"Scholars spend their time maximizing their
minimal differences" Anonymous
The term 'philosophy' is
from Greek, from phil- (affinity or loving) + Sophia (wisdom). The Grecian divine figure of Wisdom
was called Sophia or Lady Wisdom. Philosophy is literally the “love of
Academic philosophers study problems that
relate to knowledge, existence, reality, reason, values,
mind and language. In everyday matters, “philosophy” refers to our basic beliefs, concepts and
Philosophy is a way of thinking about the world, the universe and
about society. The ideas in philosophy are abstract – “things that cannot be touched”. Some say
philosophy is the 'science of the whole' and that the ultimate synthesis of the parts of different sciences
is philosophy's main concern. In general, philosophy is the humanities discipline that 'thinks
In general, philosophy consists of three main theories:
1) Theory of Value (Axiology).
2) Theory of Reality (Ontology and Metaphysics).
3) Theory of Knowledge (Epistemology).
For simplicity, the Golden Seat divides philosophy into two major areas:
Plato’s Natural Theology: The Good
Behavioral guidelines based on what is the best outcome for individuals and
society. The study of ethics, human behavior, morality (right and wrong, good and evil) and
responsibilities of people to each other and society. The word 'Axiology', the Theory of Value, is from the
Greek axios (worth, value)
and logos (study).
Ethics: value for the individual - "What ought I do as an individual?"
Social & Political Philosophy: value for society -
"What ought we do together?"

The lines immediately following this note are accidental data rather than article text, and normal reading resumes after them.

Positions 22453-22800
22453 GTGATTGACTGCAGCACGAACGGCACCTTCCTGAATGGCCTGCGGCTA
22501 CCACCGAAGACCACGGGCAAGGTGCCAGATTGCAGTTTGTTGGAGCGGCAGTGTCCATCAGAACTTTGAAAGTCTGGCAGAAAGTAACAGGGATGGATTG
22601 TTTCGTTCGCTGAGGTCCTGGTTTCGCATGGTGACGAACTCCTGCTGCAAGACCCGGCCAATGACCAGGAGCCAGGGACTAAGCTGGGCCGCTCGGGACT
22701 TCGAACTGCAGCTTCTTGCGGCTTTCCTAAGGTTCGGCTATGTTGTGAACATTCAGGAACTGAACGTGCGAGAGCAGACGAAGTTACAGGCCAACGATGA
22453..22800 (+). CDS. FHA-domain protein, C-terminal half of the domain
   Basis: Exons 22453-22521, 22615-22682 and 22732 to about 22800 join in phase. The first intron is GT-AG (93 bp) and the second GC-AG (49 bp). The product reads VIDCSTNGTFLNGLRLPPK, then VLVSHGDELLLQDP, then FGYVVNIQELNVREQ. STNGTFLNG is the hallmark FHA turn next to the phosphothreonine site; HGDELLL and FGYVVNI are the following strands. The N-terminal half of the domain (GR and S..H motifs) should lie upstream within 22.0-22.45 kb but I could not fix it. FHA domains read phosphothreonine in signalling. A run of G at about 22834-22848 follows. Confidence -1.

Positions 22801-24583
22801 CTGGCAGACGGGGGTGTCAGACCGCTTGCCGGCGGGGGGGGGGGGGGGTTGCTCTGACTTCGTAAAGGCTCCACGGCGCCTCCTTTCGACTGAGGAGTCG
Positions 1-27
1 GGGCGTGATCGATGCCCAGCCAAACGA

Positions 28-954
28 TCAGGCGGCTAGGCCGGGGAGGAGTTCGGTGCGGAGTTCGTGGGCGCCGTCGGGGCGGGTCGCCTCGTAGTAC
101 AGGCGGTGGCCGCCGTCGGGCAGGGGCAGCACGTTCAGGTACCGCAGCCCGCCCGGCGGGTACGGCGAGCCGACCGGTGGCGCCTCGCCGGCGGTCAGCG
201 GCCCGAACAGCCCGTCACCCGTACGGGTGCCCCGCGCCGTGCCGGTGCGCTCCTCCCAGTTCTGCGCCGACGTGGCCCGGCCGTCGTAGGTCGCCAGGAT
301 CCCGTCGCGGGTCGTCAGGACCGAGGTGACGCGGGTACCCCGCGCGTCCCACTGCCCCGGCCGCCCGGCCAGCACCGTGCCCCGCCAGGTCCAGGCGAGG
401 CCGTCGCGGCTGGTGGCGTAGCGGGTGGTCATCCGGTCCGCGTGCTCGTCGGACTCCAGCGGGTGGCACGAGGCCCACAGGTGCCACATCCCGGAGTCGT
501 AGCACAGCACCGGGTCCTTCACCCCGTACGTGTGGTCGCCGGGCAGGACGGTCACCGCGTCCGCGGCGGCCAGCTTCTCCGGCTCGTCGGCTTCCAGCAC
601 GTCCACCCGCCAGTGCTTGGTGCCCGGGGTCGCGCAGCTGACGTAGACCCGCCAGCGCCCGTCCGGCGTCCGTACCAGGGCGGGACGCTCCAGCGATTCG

To ponder a subject and arrive at conclusions (‘speculate’ is the Latin verb “to look
at”). Speculative conclusions can never be verified (‘philosophical doubt’).
Plato’s Natural Theology: The True
Plato’s natural Theology:
Theory of Value (Axiology): Aesthetics. The value in fine arts and natural
Besides the “Two Grand Divisions” there are, as
always, special fields of philosophy:
• Philosophy of Education
• Philosophy of Language
• Philosophy of Mind
• Philosophy of Religion
• Philosophy of Science
• Political Philosophy
In ‘History of Western Philosophy’ Bertrand
Russell uses a three-tier model to categorize the Western philosophical traditions or schools of
• Pre-Socrates: Thales, Pythagoras,
Heraclitus, Parmenides, Empedocles, Anaximander, Anaxagoras, Leucippus, Democritus, Protagoras.
• Post-Aristotle: Cynics, Sceptics, Epicureans, Stoics,
• The Fathers: Christain
philosophy, St. Ambrose, St. Jerome, St.
Augustine, St. Benedict, Pope Gregory the Great
• The Schoolmen: John the Scot, St. Thomas Aquinas
• Renaissance to Hume: Machiavelli,
Erasmus, More, Bacon, Hobbes. The Empiricists: Locke, Berkeley, Hume.
Rationalists: Descartes, Spinoza, Leibniz.
• Rousseau to Present Day: Rousseau. German Idealists: Kant, Fichte, Schelling, Hegel. • Byron,
Schopenhauer, Nietzsche, the Utilitarians, Marx, Bergson,
William James, John Dewey.
Western ‘modern’ philosophy began during The
Age of Reason (17th-century) and the Age of
Enlightenment (18th-century) from which evolved two
distinct schools: Empiricism and
German philosopher Immanuel
Kant (1724-1804) is noted for bridging the dominate western
philosophical schools of Rationalism and Empiricism (German Idealism).
Contemporary Western philosophy has been
largely dominated by two philosophical traditions:
Philosophy – dominated by Anglo-Saxon philosophers
(Britain, No. America) who primarily focus on pragmatic and empiric-analytic studies. That philosophy should
apply rigorous methods of inquiry, logical techniques and be consistent with the formal methods of reasoning of
modern science (‘exterior’ folk). Key figures include Alfred North Whitehead, Bertrand Russell, George Moore,